K.R. Humphrey, A.P. Turnbull and H.R. Turnbull
Children and Youth Services Review, vol.28, 2006, p.113-132
When the US Congress passed the Adoption and Safe Families Act (ASFA) in 1997, it intended to correct the problems of prolonged delays in placing a child removed from his family in permanent care and of alleged inappropriate return of children to biological parents. Article uses qualitative data collected from interviews with young people in out-of-home placements, their birth families, foster care providers, service providers and judges to investigate how ASFA affected children and their families. Participants believed that the Act shortened the time families were given to correct problems, encouraged judges to call for the termination of parental rights rather than reunification, and made service providers less inclined to help families.
C. Lawrence-Webb and L.J. Cornelius
Children and Youth Services Review, vol.28, 2006, p.212-226
Interstate Compact on the Placement of Children is the office responsible for arranging out-of-state placements for children with relatives, in facilities or in adoptive arrangements. Article explores the Office’s significance in child welfare in the USA.
C. Lawrence-Webb and others
Children and Youth Services Review, vol.28, 2006, p.292-305
Child welfare services in Maryland are currently provided by a government agency which is perceived as deficient in providing permanent placements for children in public care. As a result, the State is conducting a five-year comparative research study evaluating the performance of a private agency in comparison to the current government child welfare service delivery system. This paper highlights the organizational and implementation aspects of the study.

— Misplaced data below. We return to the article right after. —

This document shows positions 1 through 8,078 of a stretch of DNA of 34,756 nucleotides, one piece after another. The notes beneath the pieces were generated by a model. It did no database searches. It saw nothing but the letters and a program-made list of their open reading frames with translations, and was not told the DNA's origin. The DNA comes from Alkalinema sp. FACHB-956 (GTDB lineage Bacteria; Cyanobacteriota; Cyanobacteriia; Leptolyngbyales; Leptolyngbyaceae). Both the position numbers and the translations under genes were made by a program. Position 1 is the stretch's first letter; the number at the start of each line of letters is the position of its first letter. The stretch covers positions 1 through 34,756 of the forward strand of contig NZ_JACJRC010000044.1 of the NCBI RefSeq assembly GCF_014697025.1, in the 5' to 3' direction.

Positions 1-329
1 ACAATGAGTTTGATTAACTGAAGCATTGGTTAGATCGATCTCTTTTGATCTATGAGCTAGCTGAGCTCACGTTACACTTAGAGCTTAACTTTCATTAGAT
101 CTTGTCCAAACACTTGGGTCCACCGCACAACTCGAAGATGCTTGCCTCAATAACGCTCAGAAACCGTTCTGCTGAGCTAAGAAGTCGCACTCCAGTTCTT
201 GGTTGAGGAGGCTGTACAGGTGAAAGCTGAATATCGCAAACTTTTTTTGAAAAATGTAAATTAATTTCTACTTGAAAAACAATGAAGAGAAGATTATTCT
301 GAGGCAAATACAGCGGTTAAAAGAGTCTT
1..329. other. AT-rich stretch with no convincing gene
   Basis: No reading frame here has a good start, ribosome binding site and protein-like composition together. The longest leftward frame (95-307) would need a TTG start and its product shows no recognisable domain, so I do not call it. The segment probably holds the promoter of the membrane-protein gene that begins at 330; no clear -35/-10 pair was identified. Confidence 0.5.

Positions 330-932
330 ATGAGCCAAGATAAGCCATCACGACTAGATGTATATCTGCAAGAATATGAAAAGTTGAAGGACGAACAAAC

W.H. Barton and others
Children and Youth Services Review, vol.28, 2006, p.275-291
In the context of increased outsourcing of services, this study investigated the relationship between a Midwestern State’s Child Welfare Agency and its private sector contractors from the latter’s point of view. The relationship was found to be generally positive. Few providers had considered discontinuing their services due to problems with the Agency and they were particularly satisfied with their Agency liaison officer. Problems cited centred on communication issues and the timeliness of payments for their services.
V. Wong and S. Chiu
International Journal of Sociology and Social Policy, vol.25, no.10/11 2005, p.14-36
Put simply, the goal of Confucianism is to create a peaceful world. Its ethical emphasis is placed on the cultivation of the self and the promotion of harmonious and respectful relations with other people. The Hong Kong government has sought to promote a commitment to traditional Confucian ethics among young people. These values include submission to authority, politics by consensus, elevation of obligations over rights and resilience in the face of adversity. Confucian ideals are used by the government to strengthen social control and the prevailing hierarchical social order.